Due to the temporary curtailment of some factories’ operations, shortages of Hydrochloric Acid are expected in the market. Let’s hope that all factories using this raw material for production are prepared for these difficulties. Of course, a decrease in supply while demand remains the same can only affect prices in one way…

Ferric Chloride

Since Hydrochloric Acid is used to produce Ferric Chloride, there may also be shortages in the Ferric Chloride market. This trend is likely to continue in the coming weeks.


Taurine has also seen some movement lately. Its main customers are the cosmetics and food industries. Is their increased interest related to the arrival of spring and the awakening of consumers from their winter sleep?


What else?


The European Union still has to deal with the challenges of mineral fertilizers

Members of the European Parliament have asked the European Commission to reconsider the creation of a common strategy for intergovernmental purchases of mineral fertilizers. The goal would be to ensure stability in fertilizer supplies to farmers. In addition, there was an idea to provide financial support to farmers and temporarily suspend anti-dumping duties on mineral fertilizers, except for those imported from Russia and Belarus. In any case, the situation of fertilizers in the European Union is an issue that should be followed closely.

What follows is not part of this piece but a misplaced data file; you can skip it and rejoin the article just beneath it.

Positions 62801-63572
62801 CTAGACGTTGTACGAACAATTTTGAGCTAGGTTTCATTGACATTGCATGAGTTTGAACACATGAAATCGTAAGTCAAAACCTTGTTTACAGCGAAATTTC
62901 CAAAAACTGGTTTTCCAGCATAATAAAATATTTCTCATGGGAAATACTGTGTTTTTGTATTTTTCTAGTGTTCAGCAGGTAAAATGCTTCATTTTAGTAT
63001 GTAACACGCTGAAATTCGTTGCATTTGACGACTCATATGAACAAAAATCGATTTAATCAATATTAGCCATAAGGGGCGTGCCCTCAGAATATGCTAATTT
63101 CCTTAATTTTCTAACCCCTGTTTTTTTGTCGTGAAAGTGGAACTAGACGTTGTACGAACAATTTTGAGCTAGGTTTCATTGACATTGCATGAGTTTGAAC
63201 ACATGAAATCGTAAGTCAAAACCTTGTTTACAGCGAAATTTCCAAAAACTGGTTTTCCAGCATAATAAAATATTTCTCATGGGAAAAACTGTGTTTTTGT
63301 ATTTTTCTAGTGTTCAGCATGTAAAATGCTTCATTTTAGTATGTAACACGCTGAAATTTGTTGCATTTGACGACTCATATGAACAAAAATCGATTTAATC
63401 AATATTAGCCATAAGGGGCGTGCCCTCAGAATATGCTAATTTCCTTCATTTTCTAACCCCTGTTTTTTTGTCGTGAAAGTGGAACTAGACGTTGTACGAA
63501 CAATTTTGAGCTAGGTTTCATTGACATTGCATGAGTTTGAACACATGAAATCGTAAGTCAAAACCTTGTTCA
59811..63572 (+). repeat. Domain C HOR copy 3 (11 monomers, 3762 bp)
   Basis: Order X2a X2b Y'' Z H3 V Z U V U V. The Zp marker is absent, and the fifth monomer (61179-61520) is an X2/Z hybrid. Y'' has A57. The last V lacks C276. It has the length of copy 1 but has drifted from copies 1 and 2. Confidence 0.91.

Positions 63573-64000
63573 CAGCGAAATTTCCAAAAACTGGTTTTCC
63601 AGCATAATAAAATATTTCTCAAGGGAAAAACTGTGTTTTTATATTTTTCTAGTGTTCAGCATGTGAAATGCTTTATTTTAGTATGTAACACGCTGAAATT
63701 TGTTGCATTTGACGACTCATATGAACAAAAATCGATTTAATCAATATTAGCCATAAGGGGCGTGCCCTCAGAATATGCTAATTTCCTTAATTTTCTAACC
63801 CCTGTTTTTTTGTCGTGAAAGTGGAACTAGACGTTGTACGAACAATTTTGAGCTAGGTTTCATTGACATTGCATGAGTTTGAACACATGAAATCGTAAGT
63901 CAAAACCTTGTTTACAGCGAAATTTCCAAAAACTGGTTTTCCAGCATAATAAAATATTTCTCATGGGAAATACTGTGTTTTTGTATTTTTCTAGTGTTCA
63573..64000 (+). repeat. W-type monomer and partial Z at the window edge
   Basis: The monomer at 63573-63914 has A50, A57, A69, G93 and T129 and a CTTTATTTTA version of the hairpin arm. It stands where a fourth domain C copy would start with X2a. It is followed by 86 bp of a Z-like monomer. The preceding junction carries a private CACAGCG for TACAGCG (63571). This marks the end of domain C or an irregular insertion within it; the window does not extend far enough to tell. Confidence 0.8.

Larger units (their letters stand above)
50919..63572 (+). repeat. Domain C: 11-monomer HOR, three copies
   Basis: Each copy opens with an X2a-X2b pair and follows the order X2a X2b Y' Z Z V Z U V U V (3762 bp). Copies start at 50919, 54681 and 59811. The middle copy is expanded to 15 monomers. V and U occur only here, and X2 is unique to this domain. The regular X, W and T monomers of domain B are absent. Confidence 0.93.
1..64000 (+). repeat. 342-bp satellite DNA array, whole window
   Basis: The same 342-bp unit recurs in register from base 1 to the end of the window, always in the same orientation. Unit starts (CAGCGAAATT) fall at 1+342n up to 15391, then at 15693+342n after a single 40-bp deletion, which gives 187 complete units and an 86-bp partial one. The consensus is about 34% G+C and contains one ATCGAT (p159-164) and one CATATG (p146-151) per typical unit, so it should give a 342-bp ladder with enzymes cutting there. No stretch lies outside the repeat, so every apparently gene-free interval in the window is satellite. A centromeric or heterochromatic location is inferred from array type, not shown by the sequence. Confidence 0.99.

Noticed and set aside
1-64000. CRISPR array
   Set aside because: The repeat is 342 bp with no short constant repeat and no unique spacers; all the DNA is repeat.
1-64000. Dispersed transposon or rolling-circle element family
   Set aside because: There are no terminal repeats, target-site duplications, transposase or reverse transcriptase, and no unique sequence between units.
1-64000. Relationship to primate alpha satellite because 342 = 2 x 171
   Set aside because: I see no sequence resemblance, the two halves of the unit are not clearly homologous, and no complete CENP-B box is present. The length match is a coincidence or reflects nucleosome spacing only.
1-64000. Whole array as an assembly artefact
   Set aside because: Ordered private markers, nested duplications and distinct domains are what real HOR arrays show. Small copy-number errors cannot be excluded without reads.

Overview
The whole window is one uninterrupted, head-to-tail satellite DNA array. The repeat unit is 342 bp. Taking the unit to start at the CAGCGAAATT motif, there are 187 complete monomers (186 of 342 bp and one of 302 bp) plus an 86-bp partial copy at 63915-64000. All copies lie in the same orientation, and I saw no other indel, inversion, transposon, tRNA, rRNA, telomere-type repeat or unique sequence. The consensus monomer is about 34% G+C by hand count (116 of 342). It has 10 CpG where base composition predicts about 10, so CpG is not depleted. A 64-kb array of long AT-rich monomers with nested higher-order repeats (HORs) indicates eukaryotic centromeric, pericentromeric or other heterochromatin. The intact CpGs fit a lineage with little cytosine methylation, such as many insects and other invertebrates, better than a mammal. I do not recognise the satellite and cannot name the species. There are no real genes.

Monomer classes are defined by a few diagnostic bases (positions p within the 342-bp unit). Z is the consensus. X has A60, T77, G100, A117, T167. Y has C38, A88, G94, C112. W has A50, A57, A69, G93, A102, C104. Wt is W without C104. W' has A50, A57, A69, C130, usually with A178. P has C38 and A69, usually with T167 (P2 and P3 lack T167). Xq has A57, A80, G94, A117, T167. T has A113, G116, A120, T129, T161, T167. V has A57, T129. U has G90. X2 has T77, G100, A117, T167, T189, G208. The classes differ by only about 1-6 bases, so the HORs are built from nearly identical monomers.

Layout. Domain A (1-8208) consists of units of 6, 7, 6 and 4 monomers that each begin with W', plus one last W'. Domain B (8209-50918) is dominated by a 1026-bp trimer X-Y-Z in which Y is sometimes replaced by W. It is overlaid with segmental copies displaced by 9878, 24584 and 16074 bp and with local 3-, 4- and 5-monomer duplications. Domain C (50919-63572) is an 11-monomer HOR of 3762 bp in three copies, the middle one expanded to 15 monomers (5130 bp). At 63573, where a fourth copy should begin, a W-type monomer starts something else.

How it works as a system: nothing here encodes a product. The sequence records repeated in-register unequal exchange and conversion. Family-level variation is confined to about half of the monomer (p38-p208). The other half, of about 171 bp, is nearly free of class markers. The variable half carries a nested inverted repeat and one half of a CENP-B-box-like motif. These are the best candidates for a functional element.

Agrofert has received approval from the European Union to acquire Borealis’ nitrogen business

Czech Agrofert Group has received approval from the EU to buy the nitrogen business of Austrian energy company OMV, which is owned by Borealis. The business includes fertilizers, melamine and technical nitrogen. The European Commission has stated that the transaction does not raise competition concerns in Europe. The sale of nitrogen fertilizers in the Czech Republic and Slovakia is also not threatened.